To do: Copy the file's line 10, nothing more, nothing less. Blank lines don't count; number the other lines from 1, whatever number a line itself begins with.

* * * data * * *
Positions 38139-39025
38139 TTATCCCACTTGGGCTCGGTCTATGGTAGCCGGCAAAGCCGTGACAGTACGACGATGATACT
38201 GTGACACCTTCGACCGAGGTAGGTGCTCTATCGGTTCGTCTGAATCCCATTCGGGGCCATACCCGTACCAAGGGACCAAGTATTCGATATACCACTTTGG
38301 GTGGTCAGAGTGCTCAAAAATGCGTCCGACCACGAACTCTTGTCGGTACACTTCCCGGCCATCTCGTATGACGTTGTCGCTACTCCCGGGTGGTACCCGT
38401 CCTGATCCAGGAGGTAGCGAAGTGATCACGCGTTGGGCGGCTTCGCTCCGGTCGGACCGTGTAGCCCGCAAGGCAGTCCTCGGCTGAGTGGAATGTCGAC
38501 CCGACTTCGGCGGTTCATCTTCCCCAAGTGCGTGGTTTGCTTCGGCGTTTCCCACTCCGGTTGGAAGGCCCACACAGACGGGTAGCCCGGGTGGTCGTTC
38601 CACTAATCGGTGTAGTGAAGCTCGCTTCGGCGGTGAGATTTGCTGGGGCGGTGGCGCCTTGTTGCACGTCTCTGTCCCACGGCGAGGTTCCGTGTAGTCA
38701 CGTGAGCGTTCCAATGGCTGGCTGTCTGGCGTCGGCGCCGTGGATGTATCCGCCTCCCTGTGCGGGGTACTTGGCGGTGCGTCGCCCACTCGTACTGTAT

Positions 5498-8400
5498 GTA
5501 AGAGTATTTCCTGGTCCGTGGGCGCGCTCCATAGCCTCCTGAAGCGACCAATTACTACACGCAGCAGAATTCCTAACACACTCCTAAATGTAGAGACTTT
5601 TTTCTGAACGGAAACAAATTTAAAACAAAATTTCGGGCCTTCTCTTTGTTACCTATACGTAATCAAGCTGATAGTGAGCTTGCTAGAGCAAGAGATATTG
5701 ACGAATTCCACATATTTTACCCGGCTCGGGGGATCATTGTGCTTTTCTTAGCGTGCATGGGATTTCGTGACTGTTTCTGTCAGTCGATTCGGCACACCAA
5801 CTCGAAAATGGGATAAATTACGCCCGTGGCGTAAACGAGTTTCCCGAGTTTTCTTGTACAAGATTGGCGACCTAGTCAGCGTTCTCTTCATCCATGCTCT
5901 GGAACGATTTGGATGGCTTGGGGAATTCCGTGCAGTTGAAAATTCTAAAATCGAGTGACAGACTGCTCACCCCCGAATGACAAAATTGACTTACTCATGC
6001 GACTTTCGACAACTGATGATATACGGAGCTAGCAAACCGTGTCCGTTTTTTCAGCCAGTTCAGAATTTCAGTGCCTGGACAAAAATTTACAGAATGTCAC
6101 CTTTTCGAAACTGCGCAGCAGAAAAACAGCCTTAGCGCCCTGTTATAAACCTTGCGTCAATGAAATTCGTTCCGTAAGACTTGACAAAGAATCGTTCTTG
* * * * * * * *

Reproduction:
5498 GTA